Where Are They Now: Rex StatenThursday, June 9, 2011 | 12:00 PM
First things first: Rex Staten was a bad dude. He had a reputation as a tough competitor who never backed down. That rep was well earned, as he also spent time as a boxer and wasn’t afraid to throw a punch or two. He had a long career and was hitting the vet scene—and making money—long after his competitors had hung up their leathers.
Racer X: Rocket Rex, what’s going on?
Rex Staten: Not too much! Just sitting out here on a job site waiting for the inspector to come through and give us the green light to move forward. Today I’m working at Keiser Hospital on a build-out.
I understand you’re a plumber and a member of the union, is that correct?
Yes, that is correct. After I quit racing in 2000, I knew I had to do something, and so I started working as an electrician. That’s what my father did, but then I moved over the plumbing side of things pretty quick. Today, I’m a master plumber and pipe fitter with the Murray Company. They’re based in L.A., but we have job sites all over Southern California.
Staten had a reputation as a tough competitor who never backed down.
A friend says of all the hundreds of employees, you’re the toughest and hardest-working guy they have.
Well, I like to work circles around the kids. They can be a little lazy, sitting around with their cell phones and whatever else. I go in and get the work done—quick. Since I joined the union, they told me about the opening at Murray, and ever since then, it’s been go, go, go. I’ve been busting chops and taking names ever since!
Tell me a little bit about how you got started racing.
Well, I started when I was 13 years old. Basically, we would go out to the desert and camp as a family. My dad would go out and do all these big rides with his buddies. I started to get dialed in 1968 on an Ossa Supersport. Shortly thereafter, my dad said we should check out the races in Oak Hills at this place called The Club. He didn’t want me to race, but I convinced him to let me bring my bike I ended up winning that first race. From that day on, all I wanted to do was race.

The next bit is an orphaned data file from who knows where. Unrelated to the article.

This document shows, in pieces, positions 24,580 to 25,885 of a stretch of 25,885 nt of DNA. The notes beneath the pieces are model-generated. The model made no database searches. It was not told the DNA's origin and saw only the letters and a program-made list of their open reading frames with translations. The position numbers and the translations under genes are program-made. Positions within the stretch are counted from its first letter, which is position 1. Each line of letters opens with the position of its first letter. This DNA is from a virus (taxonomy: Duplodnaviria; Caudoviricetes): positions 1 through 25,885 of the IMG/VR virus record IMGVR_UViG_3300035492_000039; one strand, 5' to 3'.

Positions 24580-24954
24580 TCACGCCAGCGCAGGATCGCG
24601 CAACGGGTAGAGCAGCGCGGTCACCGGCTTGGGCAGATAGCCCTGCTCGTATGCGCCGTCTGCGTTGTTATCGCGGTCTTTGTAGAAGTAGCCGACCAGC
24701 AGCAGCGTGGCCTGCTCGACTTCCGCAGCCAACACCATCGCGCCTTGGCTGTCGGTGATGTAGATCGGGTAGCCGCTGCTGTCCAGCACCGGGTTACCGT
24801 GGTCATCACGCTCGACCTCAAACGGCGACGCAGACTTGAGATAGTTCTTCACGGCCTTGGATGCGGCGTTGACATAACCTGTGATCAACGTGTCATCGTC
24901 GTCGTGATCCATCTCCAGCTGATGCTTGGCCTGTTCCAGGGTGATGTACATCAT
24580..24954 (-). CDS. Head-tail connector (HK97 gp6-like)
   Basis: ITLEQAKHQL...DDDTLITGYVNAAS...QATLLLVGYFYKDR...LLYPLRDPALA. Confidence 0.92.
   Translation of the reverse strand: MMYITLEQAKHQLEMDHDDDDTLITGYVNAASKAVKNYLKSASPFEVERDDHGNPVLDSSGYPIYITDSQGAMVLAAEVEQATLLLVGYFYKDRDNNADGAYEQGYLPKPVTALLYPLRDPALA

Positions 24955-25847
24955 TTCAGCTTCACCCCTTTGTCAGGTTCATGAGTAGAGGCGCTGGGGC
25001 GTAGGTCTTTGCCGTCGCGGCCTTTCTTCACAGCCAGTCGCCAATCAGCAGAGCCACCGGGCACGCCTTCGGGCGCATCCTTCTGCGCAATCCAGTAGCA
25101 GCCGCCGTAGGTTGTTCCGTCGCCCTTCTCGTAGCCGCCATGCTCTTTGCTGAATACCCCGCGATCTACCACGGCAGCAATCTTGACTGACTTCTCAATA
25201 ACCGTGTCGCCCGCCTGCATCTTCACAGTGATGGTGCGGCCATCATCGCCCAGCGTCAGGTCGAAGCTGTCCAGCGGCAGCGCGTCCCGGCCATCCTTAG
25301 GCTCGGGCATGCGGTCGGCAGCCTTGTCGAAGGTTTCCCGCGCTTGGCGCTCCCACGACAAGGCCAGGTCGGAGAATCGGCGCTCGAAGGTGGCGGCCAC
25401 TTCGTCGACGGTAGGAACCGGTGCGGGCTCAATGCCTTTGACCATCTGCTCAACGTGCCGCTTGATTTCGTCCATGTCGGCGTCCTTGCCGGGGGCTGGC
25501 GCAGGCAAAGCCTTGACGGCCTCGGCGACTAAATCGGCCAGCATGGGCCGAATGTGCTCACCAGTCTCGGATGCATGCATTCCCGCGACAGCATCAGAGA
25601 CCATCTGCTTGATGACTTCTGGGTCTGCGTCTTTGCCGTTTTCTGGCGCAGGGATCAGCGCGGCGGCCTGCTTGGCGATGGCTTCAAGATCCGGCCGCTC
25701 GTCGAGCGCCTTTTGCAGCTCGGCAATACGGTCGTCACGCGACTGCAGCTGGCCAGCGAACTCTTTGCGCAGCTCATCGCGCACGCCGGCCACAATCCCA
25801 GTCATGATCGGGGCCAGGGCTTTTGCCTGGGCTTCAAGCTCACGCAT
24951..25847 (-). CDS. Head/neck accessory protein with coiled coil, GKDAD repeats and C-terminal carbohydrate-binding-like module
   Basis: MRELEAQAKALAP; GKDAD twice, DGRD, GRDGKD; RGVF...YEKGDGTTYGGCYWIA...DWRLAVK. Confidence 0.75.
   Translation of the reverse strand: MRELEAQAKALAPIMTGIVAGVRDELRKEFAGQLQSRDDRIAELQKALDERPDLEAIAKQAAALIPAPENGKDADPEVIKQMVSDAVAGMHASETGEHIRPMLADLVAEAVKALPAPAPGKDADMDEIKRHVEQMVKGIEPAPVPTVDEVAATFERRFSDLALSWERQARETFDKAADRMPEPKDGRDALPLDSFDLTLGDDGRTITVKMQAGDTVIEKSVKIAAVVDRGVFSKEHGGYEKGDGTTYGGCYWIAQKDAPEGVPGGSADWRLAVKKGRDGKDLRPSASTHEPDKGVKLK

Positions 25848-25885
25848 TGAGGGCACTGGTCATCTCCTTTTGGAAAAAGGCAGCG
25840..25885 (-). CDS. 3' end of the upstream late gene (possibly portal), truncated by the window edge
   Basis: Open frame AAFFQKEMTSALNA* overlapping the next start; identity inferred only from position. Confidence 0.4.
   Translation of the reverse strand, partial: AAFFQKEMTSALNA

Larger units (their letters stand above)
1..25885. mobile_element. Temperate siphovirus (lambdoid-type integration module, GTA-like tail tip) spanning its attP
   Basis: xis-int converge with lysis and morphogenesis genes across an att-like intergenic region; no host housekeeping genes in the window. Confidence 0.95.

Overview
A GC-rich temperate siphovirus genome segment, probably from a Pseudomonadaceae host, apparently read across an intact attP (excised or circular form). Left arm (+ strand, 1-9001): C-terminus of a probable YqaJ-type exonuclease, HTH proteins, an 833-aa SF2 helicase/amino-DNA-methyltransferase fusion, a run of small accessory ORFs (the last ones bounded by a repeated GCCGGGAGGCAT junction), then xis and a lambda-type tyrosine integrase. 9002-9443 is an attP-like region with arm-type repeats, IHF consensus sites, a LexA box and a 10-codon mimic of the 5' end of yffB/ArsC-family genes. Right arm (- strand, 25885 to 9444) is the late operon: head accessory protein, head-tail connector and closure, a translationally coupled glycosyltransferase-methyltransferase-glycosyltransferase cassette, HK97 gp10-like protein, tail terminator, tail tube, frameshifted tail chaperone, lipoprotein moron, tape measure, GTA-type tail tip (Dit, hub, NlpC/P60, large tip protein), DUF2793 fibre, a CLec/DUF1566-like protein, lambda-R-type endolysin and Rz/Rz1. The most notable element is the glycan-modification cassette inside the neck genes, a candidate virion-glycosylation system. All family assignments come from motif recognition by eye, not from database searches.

You won your first race?
Yup. I had a bad start too! My dad, he tried to discourage me from racing, but I was relentless. I just kept riding and going. I also kept breaking the bikes. After a few years I got on a Maico, along with Gaylon Mosier and Rich Eierstedt. That was my first big ride.
Didn’t you have a factory Honda ride at one point as well?
Yes. In the early 1970s I was between Maico and CZ. Honda picked me up in ’74, which was the real early years for the CRs. Things were changing so quick. I won a moto at Daytona that year but then got in a first-turn crash in the second moto. But I was feeling good and went to Hangtown thinking I could win that first national. I won the first moto there and just beat everyone. But the second moto was the same thing, a crash in the first turn. I broke the pipe, rode to the pits, fixed it, and then started the race two laps down. I rode my ass off trying to make up time, but that didn’t work out—I was just too far behind. But man, I gave it hell that day and wanted that win.
Staten spent time with factory Honda in 1974.
What was it like to ride those early factory Honda race bikes?
They were good, but like all bikes back then, they broke. Honda also built me a four-stroke factory bike but I broke that thing as well. I went to Evel Knievel’s Snake River race and finished second. But then, at the next race, which was held at Honda Hills in Ohio, I broke the frame. Steve Whitelock was my mechanic, and he told me that I should ride lighter, but I just told ’em to make better bikes.